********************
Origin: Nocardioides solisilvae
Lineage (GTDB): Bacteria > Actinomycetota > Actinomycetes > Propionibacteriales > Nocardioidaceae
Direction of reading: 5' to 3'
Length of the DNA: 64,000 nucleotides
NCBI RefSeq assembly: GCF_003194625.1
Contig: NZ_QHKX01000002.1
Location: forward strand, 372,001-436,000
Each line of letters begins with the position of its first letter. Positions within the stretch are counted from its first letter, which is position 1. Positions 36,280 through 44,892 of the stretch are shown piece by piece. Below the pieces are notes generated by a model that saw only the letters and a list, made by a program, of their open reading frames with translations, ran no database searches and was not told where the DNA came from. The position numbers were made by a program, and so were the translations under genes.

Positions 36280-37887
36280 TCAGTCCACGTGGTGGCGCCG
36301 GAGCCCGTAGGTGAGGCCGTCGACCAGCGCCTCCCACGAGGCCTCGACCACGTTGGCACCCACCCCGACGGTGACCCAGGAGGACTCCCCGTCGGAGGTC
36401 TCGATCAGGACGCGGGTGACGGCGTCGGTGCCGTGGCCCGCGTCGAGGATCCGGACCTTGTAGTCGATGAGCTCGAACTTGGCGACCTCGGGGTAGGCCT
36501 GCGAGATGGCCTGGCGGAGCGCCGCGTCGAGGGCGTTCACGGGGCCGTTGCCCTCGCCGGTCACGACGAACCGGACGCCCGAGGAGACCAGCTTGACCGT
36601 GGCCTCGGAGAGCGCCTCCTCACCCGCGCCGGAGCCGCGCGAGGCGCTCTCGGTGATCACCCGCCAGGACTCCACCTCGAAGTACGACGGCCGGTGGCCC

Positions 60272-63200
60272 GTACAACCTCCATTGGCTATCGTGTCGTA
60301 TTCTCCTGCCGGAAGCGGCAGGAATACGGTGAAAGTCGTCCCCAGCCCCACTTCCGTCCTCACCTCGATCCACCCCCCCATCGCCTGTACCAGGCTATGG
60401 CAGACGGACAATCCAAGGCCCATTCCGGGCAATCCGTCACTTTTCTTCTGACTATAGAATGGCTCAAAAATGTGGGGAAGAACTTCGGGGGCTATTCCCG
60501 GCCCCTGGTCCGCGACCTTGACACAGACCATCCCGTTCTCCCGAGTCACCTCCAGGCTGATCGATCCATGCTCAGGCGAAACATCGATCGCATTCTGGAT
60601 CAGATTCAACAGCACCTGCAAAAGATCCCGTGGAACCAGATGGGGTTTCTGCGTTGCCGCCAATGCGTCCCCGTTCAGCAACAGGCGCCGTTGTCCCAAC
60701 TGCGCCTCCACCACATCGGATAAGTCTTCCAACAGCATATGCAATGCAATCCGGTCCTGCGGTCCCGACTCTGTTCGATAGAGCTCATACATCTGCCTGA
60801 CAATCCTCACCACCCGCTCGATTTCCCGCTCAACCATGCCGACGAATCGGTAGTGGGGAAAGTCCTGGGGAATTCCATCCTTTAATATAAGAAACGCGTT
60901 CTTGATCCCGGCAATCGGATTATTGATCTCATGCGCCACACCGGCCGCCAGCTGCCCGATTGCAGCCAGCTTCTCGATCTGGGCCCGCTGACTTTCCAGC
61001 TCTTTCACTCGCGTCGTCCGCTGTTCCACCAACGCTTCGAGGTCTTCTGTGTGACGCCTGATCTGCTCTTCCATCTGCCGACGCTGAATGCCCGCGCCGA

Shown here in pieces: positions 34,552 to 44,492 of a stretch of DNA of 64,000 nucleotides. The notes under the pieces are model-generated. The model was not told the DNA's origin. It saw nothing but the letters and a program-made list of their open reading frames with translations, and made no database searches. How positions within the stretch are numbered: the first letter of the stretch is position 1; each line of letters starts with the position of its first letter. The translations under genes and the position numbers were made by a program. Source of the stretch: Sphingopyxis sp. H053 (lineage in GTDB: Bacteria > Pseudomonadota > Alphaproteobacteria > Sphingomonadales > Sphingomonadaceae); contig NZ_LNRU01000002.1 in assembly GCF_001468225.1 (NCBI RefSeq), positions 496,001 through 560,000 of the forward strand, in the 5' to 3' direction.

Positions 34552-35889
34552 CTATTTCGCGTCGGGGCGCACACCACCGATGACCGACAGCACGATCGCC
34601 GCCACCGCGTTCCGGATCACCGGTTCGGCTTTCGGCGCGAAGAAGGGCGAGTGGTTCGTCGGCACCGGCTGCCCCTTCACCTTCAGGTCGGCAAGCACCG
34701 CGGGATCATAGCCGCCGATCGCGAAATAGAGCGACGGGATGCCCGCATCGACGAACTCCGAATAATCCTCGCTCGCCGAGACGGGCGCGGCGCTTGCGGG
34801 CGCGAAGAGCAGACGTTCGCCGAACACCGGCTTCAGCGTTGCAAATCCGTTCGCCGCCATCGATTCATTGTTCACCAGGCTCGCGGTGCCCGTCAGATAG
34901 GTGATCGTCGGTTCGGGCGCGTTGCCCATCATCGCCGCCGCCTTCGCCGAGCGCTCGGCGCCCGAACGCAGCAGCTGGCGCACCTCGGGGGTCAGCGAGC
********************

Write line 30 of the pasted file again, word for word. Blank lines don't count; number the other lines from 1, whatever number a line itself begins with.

34801 CGCGAAGAGCAGACGTTCGCCGAACACCGGCTTCAGCGTTGCAAATCCGTTCGCCGCCATCGATTCATTGTTCACCAGGCTCGCGGTGCCCGTCAGATAG